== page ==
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Foreign Affairs Minister John Baird was a guest at a luncheon Friday in Montreal.

OLIVIER JEAN/The Globe and Mail

In his latest foreign policy speech, John Baird was thinking of Quebec. In Montreal, and mostly in French, the Foreign Affairs Minister has made a first foray into fending off Parti Québécois charges that the Harper Tories' approach to the world alienates Quebec.

Mr. Baird's speech on Friday to the Conseil des Relations Internationales de Montréal emphasized human rights, and particularly efforts to promote women's equality and combat discrimination against homosexuals. Part of his message of the "values" underpinning foreign policy was that they are shared by Quebeckers, too.

"These aren't the values of conservatives, socialists or liberals. They aren't the values of one province or another," Mr. Baird said. "They are distinctively Canadian values."

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It was a start at countering the arguments of Quebec's new PQ premier-designate, Pauline Marois, who has signalled she'll use Prime Minister Stephen Harper's foreign policy as an argument for separation – just as she contends the Conservatives' approach to crime and the environment are foreign to Quebeckers. The Harper government's plans to spend billions on F-35 stealth fighters, its emphasis on the military and cuts to foreign aid underline how Canada's foreign policy has become "bellicose, militant, marked by a unilateralism that is more and more flagrant," Ms. Marois said in an April speech.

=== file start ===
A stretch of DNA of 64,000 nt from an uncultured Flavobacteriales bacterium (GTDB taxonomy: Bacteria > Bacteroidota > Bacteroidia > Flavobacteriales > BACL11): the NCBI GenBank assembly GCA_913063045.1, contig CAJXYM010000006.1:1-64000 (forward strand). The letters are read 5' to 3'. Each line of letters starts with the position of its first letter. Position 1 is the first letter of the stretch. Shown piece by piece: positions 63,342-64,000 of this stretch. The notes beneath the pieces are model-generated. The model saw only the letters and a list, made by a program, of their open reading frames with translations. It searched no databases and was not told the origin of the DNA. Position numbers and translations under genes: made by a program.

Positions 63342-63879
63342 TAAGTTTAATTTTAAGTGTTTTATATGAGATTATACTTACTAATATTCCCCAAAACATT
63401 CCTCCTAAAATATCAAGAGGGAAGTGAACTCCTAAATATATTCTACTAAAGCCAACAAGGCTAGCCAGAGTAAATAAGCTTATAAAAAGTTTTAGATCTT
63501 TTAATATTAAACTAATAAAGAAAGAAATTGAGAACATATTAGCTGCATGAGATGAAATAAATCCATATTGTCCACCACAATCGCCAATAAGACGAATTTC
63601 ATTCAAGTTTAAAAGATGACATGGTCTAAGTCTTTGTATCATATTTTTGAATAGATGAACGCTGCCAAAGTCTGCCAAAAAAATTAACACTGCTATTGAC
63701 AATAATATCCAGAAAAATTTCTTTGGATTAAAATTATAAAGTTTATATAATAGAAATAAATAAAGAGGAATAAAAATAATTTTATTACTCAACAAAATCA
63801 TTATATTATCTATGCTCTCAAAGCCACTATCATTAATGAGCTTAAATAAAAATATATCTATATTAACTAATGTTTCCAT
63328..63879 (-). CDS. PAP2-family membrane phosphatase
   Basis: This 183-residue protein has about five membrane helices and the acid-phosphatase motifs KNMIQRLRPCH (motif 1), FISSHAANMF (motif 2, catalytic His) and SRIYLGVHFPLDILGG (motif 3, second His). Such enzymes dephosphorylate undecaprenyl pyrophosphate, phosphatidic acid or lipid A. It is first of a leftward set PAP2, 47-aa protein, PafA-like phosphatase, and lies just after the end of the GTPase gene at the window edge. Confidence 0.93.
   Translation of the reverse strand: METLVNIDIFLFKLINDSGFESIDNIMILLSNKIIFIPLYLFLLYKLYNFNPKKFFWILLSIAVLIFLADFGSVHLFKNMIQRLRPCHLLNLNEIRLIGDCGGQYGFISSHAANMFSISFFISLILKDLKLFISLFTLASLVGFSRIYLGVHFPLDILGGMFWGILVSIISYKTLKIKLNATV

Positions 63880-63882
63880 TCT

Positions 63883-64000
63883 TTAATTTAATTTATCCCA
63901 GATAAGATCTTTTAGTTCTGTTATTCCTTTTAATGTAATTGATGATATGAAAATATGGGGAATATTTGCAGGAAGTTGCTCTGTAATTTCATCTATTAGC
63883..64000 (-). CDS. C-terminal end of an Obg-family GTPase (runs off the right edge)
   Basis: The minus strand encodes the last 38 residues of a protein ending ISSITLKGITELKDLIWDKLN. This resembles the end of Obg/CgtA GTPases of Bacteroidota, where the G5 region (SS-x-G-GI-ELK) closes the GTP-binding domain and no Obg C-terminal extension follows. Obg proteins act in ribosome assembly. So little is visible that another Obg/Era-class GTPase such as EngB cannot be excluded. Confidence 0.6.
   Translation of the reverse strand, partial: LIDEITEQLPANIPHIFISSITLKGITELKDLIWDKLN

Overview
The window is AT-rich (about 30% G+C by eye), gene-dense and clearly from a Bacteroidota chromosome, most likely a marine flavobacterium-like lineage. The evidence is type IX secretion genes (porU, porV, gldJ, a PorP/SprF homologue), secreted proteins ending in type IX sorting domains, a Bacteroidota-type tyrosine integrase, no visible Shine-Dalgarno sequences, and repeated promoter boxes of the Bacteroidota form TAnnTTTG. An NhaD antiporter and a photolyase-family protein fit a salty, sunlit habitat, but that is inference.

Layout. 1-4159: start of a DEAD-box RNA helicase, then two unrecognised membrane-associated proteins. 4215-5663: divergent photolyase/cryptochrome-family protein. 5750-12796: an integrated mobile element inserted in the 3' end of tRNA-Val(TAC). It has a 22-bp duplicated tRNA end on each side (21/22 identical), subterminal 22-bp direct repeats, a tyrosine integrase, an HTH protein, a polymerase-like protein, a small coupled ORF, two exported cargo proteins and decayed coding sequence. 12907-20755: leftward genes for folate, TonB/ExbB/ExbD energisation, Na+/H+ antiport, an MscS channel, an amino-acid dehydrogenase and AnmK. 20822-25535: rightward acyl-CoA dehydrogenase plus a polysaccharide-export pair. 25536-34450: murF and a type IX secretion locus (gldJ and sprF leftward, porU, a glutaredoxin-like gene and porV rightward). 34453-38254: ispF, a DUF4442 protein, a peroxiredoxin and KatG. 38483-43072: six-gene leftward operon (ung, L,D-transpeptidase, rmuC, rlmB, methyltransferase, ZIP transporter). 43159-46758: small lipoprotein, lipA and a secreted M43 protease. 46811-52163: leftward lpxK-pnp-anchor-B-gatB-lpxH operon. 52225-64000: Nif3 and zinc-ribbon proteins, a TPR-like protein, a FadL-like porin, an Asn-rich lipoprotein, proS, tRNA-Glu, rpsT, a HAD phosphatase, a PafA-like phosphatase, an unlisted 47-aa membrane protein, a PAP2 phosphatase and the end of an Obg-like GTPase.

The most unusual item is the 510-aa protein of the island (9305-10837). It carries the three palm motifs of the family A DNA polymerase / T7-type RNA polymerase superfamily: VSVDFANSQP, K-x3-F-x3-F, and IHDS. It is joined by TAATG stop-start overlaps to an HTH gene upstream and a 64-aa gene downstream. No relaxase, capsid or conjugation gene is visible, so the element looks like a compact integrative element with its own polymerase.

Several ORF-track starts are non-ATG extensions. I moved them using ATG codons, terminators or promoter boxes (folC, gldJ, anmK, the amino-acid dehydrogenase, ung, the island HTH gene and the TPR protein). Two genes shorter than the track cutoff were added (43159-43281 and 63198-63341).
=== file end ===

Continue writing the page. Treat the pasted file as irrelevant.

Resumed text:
Now, Mr. Harper's government is seeking to emphasize shared values. The Prime Minister was in Quebec Friday to announce a new tribute to the War of 1812, and to argue that the war forged bonds that created a shared "pan-Canadian" identity that led to "a country of great diversity with two official languages."

In Montreal, Mr. Baird, an Ottawa-born anglophone, delivered his lengthy speech in laboured but basically competent French. His message was less centred on the military role Mr. Harper has often lauded, or the trade goals driving much of Ottawa's current international agenda, and focused on human rights and equality for women, which he called "a personal priority of mine."

"I promote our principled foreign policy knowing there is broad support for giving women a bigger role in societies where people are free to be themselves," he said. He cited funding for efforts to combat violence against women, Mr. Harper's G8 maternal-health initiative and diplomatic efforts to promote the role of women in places like Libya and Afghanistan.

In particular, he highlighted an issue he has personally pressed as Foreign Minister: opposing the forced marriage of young girls. He told the story of a girl named Habiba, a child bride at 14 from Niger, who became pregnant at 15, lost her baby just hours after he was born when a simple procedure could have saved his life, and then was left by her husband and ostracized by her village. "If Canada won't speak up for these girls, who will?" he asked.

He also emphasized combating the criminalization of homosexuality as a priority, insisting Canada has been raising the issue with countries that have never been pressed on it before.

The Conservative government wants Canada to take clear stands on issues like the role of women or the criminalization of homosexuality, and wants it to be "unambiguously free of moral relativism," he said. But he insisted those arguments aren't partisan – and cross provincial lines.

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